And we’ve heard about the two lanterns that were lit in the Old North Church steeple that set Revere’s ride in motion. (By the way, when he kissed his wife and children goodbye that night, he knew he would be a fugitive from British law.) Here’s an image from Susan Champlin’s and my graphic novel for young people, Road to Revolution!:
This is how I introduce Paul in Taxes…:
So here’s a solid citizen, a highly skilled silversmith, a family man with seven kids, a second wife (his first wife died after the birth of one of their children), a house and a business to support, who made false teeth to add to his income.
Yet Paul allied himself with the rebels. He became their go-to messenger, sneaking out of town, shuttling back and forth among colonies, all under the noses of the British high command. Willing to expose himself to prison, or worse, he obviously believed deeply in the ideals they were fighting for.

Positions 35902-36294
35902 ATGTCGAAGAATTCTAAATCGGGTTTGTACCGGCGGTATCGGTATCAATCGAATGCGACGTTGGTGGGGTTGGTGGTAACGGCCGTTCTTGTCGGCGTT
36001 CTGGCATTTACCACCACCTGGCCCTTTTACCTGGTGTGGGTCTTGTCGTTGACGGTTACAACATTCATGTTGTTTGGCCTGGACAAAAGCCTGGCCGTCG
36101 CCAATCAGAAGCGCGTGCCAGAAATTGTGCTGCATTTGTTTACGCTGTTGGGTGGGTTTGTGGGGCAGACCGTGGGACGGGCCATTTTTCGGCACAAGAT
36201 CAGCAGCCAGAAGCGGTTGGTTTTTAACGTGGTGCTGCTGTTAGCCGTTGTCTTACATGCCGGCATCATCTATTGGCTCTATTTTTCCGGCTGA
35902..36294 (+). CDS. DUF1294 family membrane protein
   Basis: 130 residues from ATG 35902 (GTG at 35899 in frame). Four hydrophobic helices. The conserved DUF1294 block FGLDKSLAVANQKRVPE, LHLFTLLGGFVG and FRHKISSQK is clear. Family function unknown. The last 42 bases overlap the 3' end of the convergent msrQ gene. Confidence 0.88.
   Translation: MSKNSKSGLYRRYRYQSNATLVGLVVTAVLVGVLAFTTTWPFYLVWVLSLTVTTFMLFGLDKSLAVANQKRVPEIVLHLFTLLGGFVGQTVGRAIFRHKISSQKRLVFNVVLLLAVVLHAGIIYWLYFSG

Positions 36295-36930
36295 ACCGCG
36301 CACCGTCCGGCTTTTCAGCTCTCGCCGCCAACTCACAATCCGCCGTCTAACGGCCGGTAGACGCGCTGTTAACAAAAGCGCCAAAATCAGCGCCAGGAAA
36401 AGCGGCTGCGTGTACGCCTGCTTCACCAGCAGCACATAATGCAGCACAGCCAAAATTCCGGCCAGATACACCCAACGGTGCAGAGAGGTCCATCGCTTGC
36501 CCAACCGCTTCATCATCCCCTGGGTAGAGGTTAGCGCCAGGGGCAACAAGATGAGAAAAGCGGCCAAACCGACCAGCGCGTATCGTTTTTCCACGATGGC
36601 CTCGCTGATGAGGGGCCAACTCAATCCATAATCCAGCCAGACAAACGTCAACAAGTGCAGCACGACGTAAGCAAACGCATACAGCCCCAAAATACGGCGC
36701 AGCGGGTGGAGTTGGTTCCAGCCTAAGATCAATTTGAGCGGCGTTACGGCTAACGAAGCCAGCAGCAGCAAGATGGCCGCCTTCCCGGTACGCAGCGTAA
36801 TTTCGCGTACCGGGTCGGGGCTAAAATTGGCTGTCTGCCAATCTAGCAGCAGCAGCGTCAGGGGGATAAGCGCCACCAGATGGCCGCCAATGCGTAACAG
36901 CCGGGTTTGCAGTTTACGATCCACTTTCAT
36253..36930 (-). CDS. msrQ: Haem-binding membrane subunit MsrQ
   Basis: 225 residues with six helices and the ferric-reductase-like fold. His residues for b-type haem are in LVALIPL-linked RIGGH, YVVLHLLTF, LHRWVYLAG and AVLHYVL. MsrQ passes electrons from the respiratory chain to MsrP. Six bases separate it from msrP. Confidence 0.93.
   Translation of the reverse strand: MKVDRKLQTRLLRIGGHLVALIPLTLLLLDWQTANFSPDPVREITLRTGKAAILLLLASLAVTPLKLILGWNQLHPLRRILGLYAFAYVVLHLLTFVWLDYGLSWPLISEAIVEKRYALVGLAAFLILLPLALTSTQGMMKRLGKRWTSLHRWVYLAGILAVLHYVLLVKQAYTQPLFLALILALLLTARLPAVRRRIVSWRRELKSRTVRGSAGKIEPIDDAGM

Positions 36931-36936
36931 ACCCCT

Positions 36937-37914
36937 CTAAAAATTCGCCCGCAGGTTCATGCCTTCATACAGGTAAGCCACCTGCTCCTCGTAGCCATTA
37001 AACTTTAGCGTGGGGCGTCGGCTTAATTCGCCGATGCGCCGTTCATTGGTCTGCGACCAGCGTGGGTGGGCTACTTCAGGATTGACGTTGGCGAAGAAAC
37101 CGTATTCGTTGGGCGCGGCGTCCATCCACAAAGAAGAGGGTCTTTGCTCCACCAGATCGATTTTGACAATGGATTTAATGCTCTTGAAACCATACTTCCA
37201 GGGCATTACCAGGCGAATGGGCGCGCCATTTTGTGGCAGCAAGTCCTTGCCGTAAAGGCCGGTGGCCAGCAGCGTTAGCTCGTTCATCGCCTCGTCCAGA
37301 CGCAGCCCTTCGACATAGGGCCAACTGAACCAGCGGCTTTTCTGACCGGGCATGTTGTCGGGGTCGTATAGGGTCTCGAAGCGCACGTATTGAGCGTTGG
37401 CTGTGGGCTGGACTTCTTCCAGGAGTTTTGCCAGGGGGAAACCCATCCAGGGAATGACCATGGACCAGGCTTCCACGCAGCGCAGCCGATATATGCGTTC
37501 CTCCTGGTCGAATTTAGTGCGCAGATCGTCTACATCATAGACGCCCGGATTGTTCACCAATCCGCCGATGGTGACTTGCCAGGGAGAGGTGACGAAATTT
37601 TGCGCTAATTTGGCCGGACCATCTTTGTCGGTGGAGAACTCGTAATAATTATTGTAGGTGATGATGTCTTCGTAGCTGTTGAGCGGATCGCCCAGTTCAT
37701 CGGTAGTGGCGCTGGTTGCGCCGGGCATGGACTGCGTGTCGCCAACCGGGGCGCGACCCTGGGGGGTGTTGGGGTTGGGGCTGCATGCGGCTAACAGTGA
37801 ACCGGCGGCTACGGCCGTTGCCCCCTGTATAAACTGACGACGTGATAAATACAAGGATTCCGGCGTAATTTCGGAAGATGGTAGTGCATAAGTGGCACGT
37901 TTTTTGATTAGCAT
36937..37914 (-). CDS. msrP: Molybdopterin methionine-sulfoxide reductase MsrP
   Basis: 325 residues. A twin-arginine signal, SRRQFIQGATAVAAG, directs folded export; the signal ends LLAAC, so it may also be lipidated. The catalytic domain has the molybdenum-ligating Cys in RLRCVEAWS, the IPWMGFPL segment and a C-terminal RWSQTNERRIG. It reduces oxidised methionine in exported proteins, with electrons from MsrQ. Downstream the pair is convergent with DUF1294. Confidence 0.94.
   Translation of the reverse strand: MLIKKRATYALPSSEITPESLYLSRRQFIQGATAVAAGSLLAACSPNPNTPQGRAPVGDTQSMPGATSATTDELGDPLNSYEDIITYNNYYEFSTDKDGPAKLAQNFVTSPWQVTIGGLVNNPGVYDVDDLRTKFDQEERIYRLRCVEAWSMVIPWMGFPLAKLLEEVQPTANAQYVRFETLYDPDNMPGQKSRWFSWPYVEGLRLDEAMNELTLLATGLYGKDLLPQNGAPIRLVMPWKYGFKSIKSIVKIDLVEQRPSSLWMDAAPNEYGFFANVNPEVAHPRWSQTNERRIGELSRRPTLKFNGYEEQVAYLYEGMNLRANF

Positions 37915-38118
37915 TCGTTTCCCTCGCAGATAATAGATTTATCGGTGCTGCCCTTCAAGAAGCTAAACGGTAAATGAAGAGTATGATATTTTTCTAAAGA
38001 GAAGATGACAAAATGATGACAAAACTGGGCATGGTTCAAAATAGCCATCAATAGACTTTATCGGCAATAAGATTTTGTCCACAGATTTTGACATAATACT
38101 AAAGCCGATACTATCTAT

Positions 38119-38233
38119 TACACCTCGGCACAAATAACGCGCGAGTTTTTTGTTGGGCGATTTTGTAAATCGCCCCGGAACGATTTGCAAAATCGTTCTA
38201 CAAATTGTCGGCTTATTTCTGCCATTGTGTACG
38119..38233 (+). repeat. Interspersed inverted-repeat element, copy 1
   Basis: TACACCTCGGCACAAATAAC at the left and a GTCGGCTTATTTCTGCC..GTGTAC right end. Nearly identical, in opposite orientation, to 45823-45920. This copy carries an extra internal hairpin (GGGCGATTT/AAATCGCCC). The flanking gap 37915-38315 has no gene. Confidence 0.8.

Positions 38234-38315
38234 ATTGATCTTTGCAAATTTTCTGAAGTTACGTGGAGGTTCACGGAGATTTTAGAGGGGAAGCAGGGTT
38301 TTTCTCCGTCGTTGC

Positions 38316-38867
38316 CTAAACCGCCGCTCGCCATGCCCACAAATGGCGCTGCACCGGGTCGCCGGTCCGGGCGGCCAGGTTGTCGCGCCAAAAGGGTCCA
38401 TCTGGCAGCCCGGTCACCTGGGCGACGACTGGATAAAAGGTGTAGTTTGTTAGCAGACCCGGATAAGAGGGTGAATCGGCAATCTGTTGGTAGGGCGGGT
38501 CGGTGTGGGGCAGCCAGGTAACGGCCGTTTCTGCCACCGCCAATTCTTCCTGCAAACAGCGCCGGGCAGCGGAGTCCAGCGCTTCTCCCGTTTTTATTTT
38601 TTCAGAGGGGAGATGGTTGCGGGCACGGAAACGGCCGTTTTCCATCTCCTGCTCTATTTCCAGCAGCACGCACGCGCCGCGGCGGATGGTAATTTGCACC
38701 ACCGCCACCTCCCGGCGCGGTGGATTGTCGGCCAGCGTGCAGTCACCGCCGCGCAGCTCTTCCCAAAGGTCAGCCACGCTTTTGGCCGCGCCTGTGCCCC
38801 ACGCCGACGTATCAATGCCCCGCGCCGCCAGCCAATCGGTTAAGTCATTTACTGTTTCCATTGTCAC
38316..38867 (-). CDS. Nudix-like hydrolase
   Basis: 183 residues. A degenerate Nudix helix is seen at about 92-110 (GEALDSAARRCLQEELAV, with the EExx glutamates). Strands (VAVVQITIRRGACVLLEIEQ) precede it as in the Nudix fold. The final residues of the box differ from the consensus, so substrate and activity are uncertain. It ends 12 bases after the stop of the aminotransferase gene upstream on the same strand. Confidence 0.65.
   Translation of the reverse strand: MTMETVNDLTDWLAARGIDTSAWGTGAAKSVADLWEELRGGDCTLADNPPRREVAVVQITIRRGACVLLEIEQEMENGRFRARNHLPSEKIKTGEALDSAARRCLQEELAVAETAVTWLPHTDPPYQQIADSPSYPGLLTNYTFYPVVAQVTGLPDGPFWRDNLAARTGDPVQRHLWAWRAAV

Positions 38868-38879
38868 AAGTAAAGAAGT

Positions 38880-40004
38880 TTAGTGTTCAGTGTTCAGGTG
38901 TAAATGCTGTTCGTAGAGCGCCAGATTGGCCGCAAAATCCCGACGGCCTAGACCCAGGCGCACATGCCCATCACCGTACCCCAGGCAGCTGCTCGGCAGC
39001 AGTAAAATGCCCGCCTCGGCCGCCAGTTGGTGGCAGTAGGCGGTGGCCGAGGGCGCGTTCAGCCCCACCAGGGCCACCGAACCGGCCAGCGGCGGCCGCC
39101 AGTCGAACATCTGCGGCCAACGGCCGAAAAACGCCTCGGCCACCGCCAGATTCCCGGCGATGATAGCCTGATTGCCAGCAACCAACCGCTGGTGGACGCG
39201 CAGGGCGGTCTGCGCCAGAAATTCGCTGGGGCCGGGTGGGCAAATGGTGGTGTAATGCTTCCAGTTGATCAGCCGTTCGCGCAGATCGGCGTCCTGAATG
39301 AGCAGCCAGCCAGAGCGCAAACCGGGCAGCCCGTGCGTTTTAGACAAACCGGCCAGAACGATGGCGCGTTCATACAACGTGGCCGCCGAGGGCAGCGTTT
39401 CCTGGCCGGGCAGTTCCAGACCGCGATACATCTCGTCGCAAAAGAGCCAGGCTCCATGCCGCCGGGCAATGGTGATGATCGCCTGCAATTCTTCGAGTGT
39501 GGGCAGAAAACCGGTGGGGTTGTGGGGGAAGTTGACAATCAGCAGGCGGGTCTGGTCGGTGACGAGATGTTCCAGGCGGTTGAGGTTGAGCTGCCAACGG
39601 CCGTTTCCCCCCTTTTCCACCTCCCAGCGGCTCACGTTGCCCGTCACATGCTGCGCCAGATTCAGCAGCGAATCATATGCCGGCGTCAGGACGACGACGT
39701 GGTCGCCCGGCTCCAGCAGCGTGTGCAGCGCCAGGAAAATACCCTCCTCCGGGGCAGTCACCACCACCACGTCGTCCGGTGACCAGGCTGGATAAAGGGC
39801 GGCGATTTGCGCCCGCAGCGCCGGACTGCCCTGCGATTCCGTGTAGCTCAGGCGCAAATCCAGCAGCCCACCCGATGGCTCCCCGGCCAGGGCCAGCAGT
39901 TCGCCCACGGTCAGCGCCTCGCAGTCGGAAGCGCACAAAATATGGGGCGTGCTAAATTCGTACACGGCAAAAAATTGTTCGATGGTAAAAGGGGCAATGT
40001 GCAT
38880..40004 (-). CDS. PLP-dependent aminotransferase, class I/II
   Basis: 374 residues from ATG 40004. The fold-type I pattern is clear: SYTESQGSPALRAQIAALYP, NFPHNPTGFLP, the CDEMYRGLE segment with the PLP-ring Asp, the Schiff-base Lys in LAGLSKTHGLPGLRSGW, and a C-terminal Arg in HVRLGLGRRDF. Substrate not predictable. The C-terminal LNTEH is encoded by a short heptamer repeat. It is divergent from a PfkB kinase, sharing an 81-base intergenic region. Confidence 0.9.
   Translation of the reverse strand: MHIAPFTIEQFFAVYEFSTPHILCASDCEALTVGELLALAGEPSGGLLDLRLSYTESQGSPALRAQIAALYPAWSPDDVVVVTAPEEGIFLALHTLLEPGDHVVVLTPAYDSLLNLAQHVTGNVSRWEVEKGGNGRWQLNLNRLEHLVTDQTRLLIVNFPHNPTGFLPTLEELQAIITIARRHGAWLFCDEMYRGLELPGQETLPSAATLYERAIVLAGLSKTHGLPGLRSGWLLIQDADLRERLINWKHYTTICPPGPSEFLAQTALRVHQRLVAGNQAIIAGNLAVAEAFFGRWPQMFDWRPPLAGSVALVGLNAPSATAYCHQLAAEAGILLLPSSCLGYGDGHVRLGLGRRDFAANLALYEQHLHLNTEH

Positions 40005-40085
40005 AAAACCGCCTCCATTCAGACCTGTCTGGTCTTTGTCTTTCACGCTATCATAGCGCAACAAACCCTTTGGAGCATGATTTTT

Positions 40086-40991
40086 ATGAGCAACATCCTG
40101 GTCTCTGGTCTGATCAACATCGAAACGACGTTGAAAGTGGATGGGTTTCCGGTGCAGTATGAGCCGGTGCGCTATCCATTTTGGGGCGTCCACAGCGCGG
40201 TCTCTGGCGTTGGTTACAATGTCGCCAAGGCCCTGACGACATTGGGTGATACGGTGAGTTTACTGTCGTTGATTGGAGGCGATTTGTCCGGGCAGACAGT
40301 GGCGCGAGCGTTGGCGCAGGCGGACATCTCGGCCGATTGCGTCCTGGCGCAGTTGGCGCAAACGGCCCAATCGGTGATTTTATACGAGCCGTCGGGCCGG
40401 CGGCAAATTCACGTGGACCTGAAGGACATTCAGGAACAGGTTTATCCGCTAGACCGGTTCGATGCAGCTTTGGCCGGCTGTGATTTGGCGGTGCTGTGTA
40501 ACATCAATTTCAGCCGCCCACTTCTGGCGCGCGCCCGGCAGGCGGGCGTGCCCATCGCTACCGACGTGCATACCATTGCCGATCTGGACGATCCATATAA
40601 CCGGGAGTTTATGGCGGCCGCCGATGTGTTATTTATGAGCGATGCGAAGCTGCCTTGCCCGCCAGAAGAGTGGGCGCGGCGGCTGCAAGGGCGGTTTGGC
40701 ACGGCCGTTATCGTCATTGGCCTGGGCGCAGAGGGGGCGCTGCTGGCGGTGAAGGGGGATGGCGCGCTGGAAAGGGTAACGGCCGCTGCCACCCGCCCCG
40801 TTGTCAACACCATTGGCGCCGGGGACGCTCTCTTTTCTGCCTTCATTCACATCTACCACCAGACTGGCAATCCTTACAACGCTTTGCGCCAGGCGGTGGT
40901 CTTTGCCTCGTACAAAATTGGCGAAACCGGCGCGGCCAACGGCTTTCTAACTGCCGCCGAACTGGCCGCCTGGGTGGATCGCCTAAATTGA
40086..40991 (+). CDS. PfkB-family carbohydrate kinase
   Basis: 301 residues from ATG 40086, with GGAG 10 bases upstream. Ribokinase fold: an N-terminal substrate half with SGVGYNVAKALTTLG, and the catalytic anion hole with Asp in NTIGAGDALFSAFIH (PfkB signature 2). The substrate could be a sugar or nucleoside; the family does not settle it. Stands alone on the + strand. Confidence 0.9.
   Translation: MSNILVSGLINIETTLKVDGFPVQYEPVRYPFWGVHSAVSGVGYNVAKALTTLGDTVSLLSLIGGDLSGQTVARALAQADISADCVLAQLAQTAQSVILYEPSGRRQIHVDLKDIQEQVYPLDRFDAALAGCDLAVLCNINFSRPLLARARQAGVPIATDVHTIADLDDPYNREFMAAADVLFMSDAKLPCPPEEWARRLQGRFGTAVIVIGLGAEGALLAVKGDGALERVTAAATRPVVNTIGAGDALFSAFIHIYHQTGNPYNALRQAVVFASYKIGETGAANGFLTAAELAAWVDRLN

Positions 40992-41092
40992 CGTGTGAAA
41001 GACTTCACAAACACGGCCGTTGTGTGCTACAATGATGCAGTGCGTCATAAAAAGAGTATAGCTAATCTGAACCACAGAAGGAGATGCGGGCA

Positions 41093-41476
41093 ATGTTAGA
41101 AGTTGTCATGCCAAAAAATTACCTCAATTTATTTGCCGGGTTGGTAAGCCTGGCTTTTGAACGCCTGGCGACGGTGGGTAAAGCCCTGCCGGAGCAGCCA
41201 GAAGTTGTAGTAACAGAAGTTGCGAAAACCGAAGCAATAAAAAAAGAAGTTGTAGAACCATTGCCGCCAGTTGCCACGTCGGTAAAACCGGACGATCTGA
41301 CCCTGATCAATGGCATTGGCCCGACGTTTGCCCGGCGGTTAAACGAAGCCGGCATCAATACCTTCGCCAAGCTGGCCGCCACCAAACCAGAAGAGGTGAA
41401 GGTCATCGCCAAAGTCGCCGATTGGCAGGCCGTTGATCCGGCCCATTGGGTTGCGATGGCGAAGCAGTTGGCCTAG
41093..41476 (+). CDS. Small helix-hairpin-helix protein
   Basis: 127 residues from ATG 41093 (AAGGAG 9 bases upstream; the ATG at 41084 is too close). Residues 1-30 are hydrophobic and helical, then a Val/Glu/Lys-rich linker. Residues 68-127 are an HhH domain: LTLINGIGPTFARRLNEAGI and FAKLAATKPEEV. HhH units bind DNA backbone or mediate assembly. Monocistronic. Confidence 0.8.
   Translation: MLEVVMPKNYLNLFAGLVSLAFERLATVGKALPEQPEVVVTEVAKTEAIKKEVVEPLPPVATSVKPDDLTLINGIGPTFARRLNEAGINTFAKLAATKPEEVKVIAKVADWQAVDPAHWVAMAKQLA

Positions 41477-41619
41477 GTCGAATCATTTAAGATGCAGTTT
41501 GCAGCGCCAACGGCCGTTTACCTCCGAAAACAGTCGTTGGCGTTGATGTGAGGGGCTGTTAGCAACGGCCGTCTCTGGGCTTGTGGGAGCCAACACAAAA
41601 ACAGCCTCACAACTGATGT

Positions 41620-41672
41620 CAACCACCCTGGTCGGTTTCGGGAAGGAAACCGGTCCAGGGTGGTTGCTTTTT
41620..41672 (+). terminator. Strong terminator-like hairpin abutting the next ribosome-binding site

Here’s Paul agreeing to a messenger job. The sign is authentic:
When I was researching this book, I stumbled on something that put an exclamation point on the everyday pressures faced by all these early revolutionaries.
In the Forbes Galleries in New York City, there’s an expense report from Paul Revere to the rebel leaders of Boston (who themselves had to find a way to fund their rebellion). I imagined Paul, back home after another risky ride, writing out a voucher for the cost of feed for his horse…:
No superhero, but a blood and guts real person.
Immigration is a loaded word today. It’s also a topic that plays a central role in “Taxes…” Obviously the early colonists were immigrants. They were seduced, bribed, or suckered into coming to the new world. Some were dragged here in chains, but most staggered ashore with a dream that somewhere in this new land they might find fortune, freedom, and a new start in life.